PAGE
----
Getting to know your customers is critical to meeting their needs, but you rarely have the luxury of a sit-down chat with them. Customer personas help you anticipate what your buyers want and predict what future customers might expect of you. Personas are fictional, but the people they represent are real – and the closer your fiction is to reality, the more accurately you can serve your clientele and find promising leads.
Constructing buyer personas with marketing automation tools is straightforward, but businesses can make mistakes when they create images of their customers. Here’s how to get it right and develop fictional buyers who accurately mirror your real ones.
Use the Data
Some companies aim their sights not at the customers they have but at the buyers they believe they should have. Instead of using analytics to interpret the mass of data they’ve collected about their customers, they make personas based on where they believe their audience is. This is a mistake because buyer personas are descriptive, not prescriptive; your goal is to portray your audience accurately, not tell them who they should be. Don’t stray too far from the information you already have about your customers when constructing a persona. Marketing automation software gives you a wealth of information, so use it to build the most accurate image you can.
Make It Complete. . .
Demographic and firmographic data are important but only tell a partial story. With marketing automation, you can add the vital behavioral dimension to your customer personas.
It’s only when you see customers in action that you get a real feel for who they are and how they interact with your brand. Say a company’s typical customer is male, in IT and between 34 and 45. He’s been in the industry an average of 12 years, and he tends to change companies every four years. These data points tell you enough to create a static persona, but it lacks the dynamic element of behavioral data. With it, you can round out a buyer persona by noting this customer primarily uses mobile devices, works odd hours and actively seeks additional information before making buying decisions. Let interactive data help you complete your customer personas, and you more accurately reflect your buyers.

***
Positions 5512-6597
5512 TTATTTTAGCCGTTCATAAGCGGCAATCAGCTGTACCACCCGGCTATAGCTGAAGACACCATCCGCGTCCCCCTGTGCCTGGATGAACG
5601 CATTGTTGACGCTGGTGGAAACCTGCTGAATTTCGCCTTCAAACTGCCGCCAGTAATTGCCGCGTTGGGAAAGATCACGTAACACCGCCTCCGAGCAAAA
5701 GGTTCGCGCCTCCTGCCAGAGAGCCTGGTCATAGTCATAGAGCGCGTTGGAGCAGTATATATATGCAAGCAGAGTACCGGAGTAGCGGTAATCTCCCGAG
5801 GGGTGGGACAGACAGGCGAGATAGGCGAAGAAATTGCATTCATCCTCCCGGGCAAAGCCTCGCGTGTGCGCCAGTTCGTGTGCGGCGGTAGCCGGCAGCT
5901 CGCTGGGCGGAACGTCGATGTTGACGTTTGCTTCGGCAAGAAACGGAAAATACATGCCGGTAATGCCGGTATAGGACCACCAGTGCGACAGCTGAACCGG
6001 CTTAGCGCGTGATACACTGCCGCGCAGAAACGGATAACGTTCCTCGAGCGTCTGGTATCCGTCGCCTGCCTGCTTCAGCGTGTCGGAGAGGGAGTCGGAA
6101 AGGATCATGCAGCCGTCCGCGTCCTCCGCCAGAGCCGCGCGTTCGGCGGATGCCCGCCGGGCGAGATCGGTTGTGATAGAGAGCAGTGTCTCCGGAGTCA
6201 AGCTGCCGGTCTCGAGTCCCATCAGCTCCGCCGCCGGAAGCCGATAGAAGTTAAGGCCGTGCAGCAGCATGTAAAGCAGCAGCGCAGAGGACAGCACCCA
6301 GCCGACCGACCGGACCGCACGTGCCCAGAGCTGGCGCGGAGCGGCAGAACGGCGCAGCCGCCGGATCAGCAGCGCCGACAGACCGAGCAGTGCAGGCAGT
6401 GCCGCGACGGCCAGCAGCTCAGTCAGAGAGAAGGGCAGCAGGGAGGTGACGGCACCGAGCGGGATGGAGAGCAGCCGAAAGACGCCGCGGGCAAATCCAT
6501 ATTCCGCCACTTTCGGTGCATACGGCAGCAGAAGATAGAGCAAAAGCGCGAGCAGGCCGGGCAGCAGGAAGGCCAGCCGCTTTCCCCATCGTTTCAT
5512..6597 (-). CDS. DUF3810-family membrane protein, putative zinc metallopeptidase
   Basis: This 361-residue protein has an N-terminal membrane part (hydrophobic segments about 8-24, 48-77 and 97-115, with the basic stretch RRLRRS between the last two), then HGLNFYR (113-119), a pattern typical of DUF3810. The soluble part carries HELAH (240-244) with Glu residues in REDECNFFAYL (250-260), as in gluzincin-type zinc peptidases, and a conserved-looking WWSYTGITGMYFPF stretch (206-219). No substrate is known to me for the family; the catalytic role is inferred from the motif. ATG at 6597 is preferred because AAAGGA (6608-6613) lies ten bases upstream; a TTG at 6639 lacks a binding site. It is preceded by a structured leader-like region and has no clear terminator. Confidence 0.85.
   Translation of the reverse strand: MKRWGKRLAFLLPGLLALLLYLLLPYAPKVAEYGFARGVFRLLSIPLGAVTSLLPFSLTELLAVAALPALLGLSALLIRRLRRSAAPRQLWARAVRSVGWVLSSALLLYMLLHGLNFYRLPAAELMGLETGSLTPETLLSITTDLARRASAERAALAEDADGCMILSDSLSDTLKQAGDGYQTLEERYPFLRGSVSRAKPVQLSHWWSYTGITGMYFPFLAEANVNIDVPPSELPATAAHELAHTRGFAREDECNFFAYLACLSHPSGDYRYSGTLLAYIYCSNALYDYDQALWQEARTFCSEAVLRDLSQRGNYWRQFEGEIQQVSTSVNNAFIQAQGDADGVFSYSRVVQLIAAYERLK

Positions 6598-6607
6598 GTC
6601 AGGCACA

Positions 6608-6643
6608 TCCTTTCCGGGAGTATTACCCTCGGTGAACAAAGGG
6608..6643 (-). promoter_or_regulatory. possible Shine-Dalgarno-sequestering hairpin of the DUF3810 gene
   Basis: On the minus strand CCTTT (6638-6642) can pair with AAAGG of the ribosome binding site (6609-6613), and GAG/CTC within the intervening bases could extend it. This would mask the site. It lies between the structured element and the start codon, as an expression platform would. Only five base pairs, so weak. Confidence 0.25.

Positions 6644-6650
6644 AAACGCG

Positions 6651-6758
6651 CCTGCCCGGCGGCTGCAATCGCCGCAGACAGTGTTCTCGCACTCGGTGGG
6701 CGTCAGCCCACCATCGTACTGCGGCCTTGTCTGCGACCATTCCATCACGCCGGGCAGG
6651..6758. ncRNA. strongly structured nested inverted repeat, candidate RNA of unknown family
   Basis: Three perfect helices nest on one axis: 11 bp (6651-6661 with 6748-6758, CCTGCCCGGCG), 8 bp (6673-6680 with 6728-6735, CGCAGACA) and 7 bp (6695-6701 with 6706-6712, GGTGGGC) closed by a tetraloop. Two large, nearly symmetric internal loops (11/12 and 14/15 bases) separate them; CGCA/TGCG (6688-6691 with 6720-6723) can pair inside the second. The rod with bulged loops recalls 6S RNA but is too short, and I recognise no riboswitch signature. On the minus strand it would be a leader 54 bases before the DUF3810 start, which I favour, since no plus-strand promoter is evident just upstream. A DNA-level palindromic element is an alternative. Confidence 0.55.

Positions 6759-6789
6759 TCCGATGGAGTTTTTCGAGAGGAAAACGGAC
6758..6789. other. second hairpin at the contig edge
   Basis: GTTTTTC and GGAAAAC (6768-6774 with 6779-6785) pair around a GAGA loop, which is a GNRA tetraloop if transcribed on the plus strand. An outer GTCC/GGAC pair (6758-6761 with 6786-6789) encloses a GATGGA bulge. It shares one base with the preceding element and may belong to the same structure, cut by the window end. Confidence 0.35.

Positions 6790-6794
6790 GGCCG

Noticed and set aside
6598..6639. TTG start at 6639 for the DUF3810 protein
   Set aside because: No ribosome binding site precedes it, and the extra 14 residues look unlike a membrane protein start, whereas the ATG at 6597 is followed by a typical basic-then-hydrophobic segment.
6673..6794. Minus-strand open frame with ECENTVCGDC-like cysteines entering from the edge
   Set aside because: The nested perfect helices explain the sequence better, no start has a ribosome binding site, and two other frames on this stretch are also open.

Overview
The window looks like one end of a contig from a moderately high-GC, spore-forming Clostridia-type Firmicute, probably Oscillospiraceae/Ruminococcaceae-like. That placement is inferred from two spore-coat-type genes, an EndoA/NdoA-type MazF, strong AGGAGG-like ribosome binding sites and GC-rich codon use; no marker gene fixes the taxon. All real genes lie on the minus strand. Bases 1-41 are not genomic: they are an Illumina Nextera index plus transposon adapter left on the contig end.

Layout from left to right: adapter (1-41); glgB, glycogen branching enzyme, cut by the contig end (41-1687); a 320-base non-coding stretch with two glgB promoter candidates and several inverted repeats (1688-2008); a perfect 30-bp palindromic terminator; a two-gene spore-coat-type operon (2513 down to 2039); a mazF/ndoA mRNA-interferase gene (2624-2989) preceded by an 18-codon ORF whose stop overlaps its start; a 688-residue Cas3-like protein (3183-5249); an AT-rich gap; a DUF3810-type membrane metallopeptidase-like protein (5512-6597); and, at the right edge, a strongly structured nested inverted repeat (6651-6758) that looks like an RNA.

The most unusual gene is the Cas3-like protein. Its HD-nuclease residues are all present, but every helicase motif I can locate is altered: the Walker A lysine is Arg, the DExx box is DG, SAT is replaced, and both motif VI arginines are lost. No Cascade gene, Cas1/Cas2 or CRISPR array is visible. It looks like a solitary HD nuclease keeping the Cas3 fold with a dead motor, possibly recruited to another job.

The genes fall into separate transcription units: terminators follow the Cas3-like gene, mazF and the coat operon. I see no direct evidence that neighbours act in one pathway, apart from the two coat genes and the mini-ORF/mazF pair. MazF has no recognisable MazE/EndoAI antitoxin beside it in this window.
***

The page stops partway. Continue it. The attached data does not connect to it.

. . .But Not Too Detailed
It’s possible to go too far in the other direction and get bogged down with details when building customer personas. The point of a buyer persona is to give you a miniature version of your customers that you can then use to model behaviors. If you weigh that model image down with too much information, it’s no longer as easy to handle. Too much complexity can lead you down paths that aren’t productive or introduce details that aren’t relevant to your goals. The objective here isn’t just to mirror your buyers but to use that image as a model for finding more customers; too much detail could lead you to exclude otherwise promising leads.
Get Different Perspectives
A good buyer persona is a snapshot; a great one is a sculpture. The best customer personas are valuable from multiple perspectives rather than one angle. Working with sales and customer service opens windows on buying history, technical support needs, customer concerns and objections, and frequency and recency of orders. Marketing automation fuses marketing and sales into a seamlessly integrated whole, making it possible to build personas with other perspectives in place.
Customer personas let you understand your current buyers better and point the way to new leads – but only if you use them wisely.
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